Vitamin B12

Vitamin B12
Stefanie Senior

By: Stefanie Senior

Registered Dietitian, 
in collaboration with Live Right Now

Vitamin B12 helps keep your nervous system healthy, release energy from carbohydrates, protein and fats - and along with folate, it helps make red blood cells. B12 is found in animal foods including meat, poultry, fish, eggs and dairy. Plant foods do not contain B12, but you can get it from fortified foods such as breakfast cereals and non-dairy milk products (i.e. soy milk).

Vegetarians, especially vegans, are at risk of vitamin B12 deficiency and may benefit from a B12 supplement (speak to your physician or dietitian before taking a supplement).

However, if you were a meat lover for a long time before turning vegetarian or vegan, you may have enough B12 stored in your liver to last for a few years. But over time your stores can become depleted and lead to a B12 deficiency.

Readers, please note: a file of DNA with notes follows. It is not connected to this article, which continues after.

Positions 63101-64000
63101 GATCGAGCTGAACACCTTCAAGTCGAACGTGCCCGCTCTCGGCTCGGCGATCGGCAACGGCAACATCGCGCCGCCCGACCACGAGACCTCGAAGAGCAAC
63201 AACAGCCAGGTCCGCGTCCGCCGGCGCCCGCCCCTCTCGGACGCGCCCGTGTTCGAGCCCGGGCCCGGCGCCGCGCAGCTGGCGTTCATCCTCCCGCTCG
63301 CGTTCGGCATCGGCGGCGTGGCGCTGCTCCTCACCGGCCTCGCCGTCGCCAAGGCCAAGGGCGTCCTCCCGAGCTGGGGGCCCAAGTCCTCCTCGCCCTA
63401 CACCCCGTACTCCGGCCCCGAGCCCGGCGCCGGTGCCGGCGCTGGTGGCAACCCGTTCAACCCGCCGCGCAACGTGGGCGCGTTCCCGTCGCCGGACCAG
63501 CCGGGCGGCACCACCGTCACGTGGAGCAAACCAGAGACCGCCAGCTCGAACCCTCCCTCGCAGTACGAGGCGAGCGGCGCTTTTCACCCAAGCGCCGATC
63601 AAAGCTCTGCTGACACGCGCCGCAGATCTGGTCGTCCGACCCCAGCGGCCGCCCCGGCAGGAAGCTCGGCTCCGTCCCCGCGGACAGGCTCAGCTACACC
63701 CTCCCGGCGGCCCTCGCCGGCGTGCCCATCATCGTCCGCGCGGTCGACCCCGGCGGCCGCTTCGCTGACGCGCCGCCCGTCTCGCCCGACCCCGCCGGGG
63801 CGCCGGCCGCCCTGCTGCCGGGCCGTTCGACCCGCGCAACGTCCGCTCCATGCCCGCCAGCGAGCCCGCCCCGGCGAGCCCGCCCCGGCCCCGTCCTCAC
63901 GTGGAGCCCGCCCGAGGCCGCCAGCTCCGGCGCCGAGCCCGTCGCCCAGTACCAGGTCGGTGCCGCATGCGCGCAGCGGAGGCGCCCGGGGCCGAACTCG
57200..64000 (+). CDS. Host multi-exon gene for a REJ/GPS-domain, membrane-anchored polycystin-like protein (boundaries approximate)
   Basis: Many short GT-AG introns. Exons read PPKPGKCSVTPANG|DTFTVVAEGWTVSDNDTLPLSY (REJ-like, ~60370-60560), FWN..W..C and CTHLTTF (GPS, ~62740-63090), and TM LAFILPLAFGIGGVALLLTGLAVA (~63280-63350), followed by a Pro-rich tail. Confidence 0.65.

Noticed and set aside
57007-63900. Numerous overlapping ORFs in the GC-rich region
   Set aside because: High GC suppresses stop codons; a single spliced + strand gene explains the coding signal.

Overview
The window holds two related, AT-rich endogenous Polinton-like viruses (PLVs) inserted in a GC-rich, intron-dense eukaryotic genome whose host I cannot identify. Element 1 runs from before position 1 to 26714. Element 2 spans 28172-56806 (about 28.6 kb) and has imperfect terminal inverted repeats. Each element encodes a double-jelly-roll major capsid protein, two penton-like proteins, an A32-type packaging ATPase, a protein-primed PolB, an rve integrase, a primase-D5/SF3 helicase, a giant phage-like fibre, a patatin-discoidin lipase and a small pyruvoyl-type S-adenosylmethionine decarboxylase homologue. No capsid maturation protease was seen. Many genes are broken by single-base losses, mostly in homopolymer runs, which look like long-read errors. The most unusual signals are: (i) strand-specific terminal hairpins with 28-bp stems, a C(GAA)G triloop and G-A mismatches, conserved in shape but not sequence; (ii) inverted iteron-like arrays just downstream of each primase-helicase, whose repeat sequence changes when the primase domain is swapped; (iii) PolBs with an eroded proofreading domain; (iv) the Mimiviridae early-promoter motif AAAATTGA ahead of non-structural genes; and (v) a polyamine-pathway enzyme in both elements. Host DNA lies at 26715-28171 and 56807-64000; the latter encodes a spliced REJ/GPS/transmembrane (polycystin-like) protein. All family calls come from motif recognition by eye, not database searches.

Other people at risk of a deficiency include adults over 50 or people with a condition that affects B12 absorption such as pernicious anemia. Eating a lot of folate, found in dark leafy greens, liver, fortified breakfast cereals, legumes, asparagus, broccoli, oranges and strawberries may "mask" a B12 deficiency because B12 and folate have intertwining functions.

A vitamin B12 deficiency could lead to macrocytic anemia, a condition where your body does not have enough healthy red blood cells. This can result in symptoms such as fatigue, constipation/diarrhea, confusion and numbness and tingling in the hands and feet. If left untreated, this could lead to nerve damage. If you suspect that you have a B12 deficiency or if you are at risk of it, speak with your doctor about getting a blood test.

Curious how much vitamin B12 you should be getting? Click here to use our Get Enough tool.

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